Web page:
If an employer believes a fraudulent claim has been charged to their account, they should immediately file a benefit charge protest throughtheir BEACON employer portal located atemployer.beacon.labor.md.gov. The department will investigate their protest and will remove charges that are deemed fraudulent. For additional assistance, employers can contact the Employer Call Center by calling 410-949-0033.

Report Other Unemployment Insurance Fraud

If you believe that your information has been used to fraudulently file an unemployment insurance claim, please contact the Division of Unemployment Insurance’sBenefit Payment Control Unitby completing a Request for Investigation of Unemployment Insurance Fraudform and e-mailing it to This email address is being protected from spambots. You need JavaScript enabled to view it..

If you received a 1099-G tax form, but did not apply for unemployment insurance benefits in Maryland in 2020, then please complete anAffidavit Formand submit it along with picture ID to the Benefit Payment Control Unit by emailingThis email address is being protected from spambots. You need JavaScript enabled to view it..

If you are a claimant and believe funds have been fraudulently withdrawn from your Bank of America unemployment insurance debit card, please contact Bank of America directly by calling 1-855-847-2029.

If you believe you have been a victim of identity theft, please read the Maryland State Police's Identity Theft Protection Quick Guideto find additional resources and learn more about the next steps you should take to protect your identity. For more information, visitMDunemployment.com

FMLA & The Hybrid School Calendar

The DOL has addressed the expanded FMLA and the hybrid school calendar, and related to choosing an all-online option if available. 

  • If your child is on a hybrid plan, then expanded intermittent FMLA is available for the days they are learning at home.
  • If your employee has opted to go entirely online despite school being open (hybrid or completely), the DOL says you can use expanded FMLA on the days your child would be doing online learning anyway because the school is “closed” to that family on those days of online learning.

The new guidance is below:

·  My child’s school is operating on an alternate day (or other hybrid-attendance) basis. The school is open each day, but students alternate between days attending school in person and days participating in remote learning. They are permitted to attend school only on their allotted in-person attendance days. May I take paid leave under the FFCRA in these circumstances? (added 08/27/2020)

Yes, you are eligible to take paid leave under the FFCRA on days when your child is not permitted to attend school in person and must instead engage in remote learning, as long as you need the leave to actually care for your child during that time and only if no other suitable person is available to do so. For purposes of the FFCRA and its implementing regulations, the school is effectively “closed” to your child on days that he or she cannot attend in person. You may take paid leave under the FFCRA on each of your child’s remote-learning days.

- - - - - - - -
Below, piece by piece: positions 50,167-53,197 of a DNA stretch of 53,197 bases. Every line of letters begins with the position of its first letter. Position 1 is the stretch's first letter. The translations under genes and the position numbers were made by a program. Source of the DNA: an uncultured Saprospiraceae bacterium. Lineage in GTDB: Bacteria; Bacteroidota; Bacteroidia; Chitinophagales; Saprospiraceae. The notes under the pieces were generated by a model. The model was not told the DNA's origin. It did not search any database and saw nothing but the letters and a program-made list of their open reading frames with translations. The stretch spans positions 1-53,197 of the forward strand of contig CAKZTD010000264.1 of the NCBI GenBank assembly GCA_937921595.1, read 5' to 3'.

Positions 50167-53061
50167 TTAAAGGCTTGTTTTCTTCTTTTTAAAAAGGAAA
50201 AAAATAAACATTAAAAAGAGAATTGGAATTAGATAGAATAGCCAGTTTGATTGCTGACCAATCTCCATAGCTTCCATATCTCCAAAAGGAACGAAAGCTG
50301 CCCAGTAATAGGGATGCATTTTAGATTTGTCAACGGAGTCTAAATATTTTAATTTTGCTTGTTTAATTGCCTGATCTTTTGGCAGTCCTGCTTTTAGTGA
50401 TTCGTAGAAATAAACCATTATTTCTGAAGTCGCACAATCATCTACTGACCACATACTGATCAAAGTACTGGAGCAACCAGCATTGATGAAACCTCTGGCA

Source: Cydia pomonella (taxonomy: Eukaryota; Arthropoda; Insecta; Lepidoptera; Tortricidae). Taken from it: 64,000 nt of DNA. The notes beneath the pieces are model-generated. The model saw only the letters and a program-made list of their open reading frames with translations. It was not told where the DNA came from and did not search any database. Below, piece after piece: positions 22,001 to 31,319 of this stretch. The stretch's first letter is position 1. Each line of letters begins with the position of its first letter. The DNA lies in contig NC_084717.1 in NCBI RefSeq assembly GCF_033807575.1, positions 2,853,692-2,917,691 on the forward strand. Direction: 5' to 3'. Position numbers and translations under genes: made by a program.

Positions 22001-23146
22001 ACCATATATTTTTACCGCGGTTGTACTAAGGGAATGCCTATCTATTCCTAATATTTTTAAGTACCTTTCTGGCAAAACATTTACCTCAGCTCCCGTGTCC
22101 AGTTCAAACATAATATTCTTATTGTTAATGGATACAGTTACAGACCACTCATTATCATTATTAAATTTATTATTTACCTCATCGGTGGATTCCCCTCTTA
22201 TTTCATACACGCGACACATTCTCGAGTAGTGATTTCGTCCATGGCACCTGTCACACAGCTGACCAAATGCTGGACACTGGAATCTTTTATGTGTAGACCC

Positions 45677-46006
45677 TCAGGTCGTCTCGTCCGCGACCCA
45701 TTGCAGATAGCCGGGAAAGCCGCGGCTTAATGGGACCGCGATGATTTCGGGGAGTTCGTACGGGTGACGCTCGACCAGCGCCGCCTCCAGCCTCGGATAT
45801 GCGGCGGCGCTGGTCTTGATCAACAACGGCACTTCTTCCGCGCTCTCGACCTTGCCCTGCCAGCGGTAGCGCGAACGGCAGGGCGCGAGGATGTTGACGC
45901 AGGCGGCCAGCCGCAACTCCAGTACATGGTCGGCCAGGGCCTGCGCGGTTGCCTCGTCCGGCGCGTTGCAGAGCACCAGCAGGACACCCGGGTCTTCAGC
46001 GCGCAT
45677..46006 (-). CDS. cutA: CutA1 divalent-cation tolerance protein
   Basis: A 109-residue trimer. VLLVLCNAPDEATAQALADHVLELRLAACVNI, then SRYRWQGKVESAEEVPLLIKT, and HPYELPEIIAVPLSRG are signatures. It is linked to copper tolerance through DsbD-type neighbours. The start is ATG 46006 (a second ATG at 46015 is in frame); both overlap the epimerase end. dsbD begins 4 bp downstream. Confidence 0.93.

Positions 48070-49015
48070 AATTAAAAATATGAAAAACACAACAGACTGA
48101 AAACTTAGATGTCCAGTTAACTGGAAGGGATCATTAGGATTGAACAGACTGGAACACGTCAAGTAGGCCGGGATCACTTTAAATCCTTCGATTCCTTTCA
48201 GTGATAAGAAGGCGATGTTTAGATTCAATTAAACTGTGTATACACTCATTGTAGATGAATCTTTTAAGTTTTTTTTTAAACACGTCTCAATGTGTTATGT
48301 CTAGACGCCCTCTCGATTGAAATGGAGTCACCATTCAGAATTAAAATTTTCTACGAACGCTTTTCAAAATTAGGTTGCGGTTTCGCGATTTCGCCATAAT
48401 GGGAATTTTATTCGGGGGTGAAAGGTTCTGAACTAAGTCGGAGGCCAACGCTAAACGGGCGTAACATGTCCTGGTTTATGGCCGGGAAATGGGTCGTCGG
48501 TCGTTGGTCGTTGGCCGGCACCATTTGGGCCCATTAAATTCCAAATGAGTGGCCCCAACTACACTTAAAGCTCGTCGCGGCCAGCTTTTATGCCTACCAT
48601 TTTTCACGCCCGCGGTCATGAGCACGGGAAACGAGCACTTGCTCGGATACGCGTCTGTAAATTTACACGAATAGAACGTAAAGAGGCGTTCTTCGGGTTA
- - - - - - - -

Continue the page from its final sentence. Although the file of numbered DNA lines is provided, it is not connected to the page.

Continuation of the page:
·  My child’s school is giving me a choice between having my child attend in person or participate in a remote learning program for the fall. I signed up for the remote learning alternative because, for example, I worry that my child might contract COVID-19 and bring it home to the family. Since my child will be at home, may I take paid leave under the FFCRA in these circumstances? (added 08/27/2020)

No, you are not eligible to take paid leave under the FFCRA because your child’s school is not “closed” due to COVID–19 related reasons; it is open for your child to attend. FFCRA leave is not available to take care of a child whose school is open for in-person attendance. If your child is home not because his or her school is closed, but because you have chosen for the child to remain home, you are not entitled to FFCRA paid leave. However, if, because of COVID-19, your child is under a quarantine order or has been advised by a health care provider to self-isolate or self-quarantine, you may be eligible to take paid leave to care for him or her. See FAQ 63.

Also, as explained more fully in FAQ 98, if your child’s school is operating on an alternate day (or other hybrid-attendance) basis, you may be eligible to take paid leave under the FFCRA on each of your child’s remote-learning days because the school is effectively “closed” to your child on those days.

 

·  My child’s school is beginning the school year under a remote learning program out of concern for COVID-19, but has announced it will continue to evaluate local circumstances and make a decision about reopening for in-person attendance later in the school year. May I take paid leave under the FFCRA in these circumstances? (added 08/27/2020)

Yes, you are eligible to take paid leave under the FFCRA while your child’s school remains closed. If your child's school reopens, the availability of paid leave under the FFCRA will depend on the particulars of the school’s operations. See FAQ 98 and 99.

Sanitation Guidelines

Protecting the health and safety of employees during the COVID-19 pandemic outbreak is essential to ensure the spread of the virus is stopped and it does not spread within the workplace. The emergence of the COVID-19 virus has created a situation where every printing operation needs to institute a cleaning and disinfection program that will minimize the possibility of an employee becoming infected. The information presented below is based on the guidelines issued by the Center for Disease Control for businesses.

Sanitation FAQs